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Oral anserine supplementation does not attenuate type-2 diabetes or diabetic nephropathy in BTBR ob/ob mice


Carnosine, a naturally occurring dipeptide present in an omnivorous diet, has been shown to ameliorate the development of metabolic syndrome, type-2 diabetes (T2D) and early- and advanced-stage diabetic nephropathy in different rodent models. Anserine, its methylated analogue, is more bio-available in humans upon supplementation without affecting its functionality. In this work, we investigated the effect of oral supplementation with anserine or carnosine on circulating and tissue anserine and carnosine levels and on the development of T2D and diabetic nephropathy in BTBR ob/ob mice. BTBR ob/ob mice were either supplemented with carnosine or anserine in drinking water (4 mM) for 18 weeks and compared with non-supplemented BTBR ob/ob and wild-type (WT) mice. Circulating and kidney, but not muscle, carnosine, and anserine levels were enhanced by supplementation with the respective dipeptides in ob/ob mice compared to non-treated ob/ob mice. The evolution of fasting blood glucose, insulin, fructosamine, triglycerides, and cholesterol was not affected by the supplementation regimens. The albumin/creatine ratio, glomerular hypertrophy, and mesangial matrix expansion were aggravated in ob/ob vs. WT mice, but not alleviated by supplementation. To conclude, long-term supplementation with anserine elevates circulating and kidney anserine levels in diabetic mice. However, anserine supplementation was not able to attenuate the development of T2D or diabetic nephropathy in BTBR ob/ob mice. Further research will have to elucidate whether anserine can attenuate milder forms of T2D or metabolic syndrome.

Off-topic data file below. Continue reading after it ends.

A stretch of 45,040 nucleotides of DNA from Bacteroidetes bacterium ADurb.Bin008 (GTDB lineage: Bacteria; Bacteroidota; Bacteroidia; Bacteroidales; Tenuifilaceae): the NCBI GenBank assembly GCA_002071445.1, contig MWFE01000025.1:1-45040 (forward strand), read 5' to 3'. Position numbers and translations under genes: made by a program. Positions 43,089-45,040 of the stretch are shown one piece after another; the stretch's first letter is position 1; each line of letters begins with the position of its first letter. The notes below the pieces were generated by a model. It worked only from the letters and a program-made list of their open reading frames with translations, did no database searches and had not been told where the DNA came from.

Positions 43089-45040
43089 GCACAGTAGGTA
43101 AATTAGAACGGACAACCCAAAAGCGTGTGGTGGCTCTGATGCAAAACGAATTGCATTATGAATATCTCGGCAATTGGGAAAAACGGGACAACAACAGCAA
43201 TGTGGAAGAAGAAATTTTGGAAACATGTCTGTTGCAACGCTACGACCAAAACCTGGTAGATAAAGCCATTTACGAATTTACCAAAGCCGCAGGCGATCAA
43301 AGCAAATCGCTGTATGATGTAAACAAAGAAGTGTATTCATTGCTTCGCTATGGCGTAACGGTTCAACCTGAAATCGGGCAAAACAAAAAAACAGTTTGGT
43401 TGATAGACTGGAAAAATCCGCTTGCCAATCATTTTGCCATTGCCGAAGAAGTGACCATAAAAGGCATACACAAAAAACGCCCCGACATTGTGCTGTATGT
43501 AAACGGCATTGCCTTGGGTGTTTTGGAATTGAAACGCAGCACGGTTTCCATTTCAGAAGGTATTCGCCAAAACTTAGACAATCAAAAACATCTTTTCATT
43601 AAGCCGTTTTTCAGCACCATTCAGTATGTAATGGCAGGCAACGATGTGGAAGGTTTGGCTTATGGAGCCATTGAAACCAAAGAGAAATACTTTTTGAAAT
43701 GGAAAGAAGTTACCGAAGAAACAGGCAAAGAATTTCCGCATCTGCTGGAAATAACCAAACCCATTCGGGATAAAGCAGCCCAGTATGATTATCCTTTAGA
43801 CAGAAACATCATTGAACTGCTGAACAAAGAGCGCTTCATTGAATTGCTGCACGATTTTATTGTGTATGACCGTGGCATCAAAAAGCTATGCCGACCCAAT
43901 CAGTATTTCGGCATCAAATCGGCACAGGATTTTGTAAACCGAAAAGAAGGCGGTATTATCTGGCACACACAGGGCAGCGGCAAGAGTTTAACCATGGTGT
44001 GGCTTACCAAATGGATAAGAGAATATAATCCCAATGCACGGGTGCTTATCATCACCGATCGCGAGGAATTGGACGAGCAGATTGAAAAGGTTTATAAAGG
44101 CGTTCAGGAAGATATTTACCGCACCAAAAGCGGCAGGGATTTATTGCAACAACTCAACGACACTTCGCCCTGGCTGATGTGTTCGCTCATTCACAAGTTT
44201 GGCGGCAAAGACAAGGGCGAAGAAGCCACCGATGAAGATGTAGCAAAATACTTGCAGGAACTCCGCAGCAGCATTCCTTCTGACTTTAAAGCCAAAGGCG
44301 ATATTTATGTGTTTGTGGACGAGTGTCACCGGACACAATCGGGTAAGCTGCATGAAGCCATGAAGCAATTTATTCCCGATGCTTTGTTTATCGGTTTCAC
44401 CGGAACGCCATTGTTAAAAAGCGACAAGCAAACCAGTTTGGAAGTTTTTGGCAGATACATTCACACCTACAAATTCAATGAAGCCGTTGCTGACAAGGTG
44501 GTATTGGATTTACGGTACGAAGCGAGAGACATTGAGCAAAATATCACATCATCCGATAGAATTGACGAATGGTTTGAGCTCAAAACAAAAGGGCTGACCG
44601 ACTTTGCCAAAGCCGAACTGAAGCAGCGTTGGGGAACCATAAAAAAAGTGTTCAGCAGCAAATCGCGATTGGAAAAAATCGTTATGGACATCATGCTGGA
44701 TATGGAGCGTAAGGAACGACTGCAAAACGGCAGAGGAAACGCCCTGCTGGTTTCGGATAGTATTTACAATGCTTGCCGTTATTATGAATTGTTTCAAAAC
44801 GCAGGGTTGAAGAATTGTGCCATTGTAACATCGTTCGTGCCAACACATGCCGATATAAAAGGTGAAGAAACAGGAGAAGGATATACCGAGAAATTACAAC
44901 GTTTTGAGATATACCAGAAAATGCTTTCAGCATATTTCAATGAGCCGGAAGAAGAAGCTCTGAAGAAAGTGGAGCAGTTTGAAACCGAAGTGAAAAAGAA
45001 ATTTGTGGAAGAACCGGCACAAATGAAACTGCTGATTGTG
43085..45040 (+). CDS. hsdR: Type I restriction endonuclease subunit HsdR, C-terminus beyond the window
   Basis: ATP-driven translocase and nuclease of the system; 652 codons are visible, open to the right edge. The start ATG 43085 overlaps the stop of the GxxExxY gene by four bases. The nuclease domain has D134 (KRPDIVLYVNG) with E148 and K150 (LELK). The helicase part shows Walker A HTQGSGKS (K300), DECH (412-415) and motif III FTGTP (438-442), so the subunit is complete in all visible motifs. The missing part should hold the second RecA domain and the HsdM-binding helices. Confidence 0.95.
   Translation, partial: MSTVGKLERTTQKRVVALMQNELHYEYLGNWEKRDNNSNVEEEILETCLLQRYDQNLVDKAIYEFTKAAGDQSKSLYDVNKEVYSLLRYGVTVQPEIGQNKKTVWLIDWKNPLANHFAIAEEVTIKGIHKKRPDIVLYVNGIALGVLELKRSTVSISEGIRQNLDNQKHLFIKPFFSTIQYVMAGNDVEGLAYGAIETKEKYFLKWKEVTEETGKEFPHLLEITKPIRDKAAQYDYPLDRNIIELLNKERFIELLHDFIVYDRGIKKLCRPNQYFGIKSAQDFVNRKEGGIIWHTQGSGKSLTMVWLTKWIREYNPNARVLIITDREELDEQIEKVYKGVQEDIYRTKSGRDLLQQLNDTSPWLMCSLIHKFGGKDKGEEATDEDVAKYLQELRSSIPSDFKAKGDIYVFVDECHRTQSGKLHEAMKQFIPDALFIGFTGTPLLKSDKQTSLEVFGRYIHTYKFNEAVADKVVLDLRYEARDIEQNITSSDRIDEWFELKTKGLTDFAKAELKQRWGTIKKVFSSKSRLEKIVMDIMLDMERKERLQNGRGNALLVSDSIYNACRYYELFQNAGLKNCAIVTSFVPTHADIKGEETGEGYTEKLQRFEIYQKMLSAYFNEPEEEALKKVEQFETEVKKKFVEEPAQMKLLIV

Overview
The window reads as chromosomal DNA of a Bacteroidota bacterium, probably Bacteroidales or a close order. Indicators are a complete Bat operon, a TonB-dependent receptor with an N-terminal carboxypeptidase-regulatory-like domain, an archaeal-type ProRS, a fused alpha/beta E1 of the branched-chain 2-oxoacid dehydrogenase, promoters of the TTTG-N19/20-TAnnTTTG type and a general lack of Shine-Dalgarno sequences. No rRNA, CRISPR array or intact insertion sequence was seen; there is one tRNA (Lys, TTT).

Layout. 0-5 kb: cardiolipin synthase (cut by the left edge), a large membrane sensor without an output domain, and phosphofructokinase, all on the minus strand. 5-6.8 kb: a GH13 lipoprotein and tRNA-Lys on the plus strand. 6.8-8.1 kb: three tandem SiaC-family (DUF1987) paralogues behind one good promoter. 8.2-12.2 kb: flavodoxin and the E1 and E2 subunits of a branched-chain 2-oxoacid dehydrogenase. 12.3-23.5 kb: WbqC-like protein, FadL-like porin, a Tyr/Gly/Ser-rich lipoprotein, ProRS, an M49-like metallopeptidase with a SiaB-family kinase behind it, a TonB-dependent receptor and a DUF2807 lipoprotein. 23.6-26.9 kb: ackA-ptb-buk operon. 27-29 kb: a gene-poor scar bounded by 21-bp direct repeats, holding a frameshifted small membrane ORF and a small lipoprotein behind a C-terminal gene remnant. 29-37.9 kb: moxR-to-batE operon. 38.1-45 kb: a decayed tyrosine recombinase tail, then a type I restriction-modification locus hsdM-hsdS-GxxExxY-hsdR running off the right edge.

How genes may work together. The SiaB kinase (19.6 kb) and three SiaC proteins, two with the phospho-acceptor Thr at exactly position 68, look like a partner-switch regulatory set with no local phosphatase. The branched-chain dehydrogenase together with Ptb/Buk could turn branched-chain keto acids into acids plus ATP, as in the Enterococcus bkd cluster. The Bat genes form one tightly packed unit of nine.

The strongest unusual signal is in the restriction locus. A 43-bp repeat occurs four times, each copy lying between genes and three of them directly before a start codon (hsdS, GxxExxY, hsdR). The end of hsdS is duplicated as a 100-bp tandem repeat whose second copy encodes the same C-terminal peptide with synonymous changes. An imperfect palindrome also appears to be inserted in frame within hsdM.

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The datasets generated during and/or analysed during the current study are available from the corresponding author on reasonable request.

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The (technical) assistance of the animal caretakers, Clinical lab of University Hospital UZ Ghent and Anneke Volkaert is greatly acknowledged. The lab of Chemical Analysis research group is part of the Ghent University expertise centre MSsmall. We thank Flamma for providing the carnosine and anserine.


This study was financially supported by grants from Special Research Fund of Ghent University. IE is a recipient of a post-doctoral scholarship by the Research Foundation—Flanders (FWO).

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Authors and Affiliations



IE and WD designed the study. IE, TVDS, JS, MH, CVA, and HB performed research. IE, TVDS, JS, CVA and HB analyzed the data. IE, TVDS, JS, MH, HB, LV, and WD wrote the paper.

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Correspondence to Inge Everaert.

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The authors have no conflicts of interest to declare that are relevant to the content of this article.

Ethical approval

The experimental protocol was approved by the Ethics Committee for Animal Research at Ghent University and followed the Principles of Laboratory Animal Care.

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Handling editor: G. J. Peters.

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Everaert, I., Van der Stede, T., Stautemas, J. et al. Oral anserine supplementation does not attenuate type-2 diabetes or diabetic nephropathy in BTBR ob/ob mice. Amino Acids 53, 1269–1277 (2021).

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  • Carnosine
  • Anserine
  • Diabetes
  • Diabetic nephropathy
  • BTBR ob/ob mice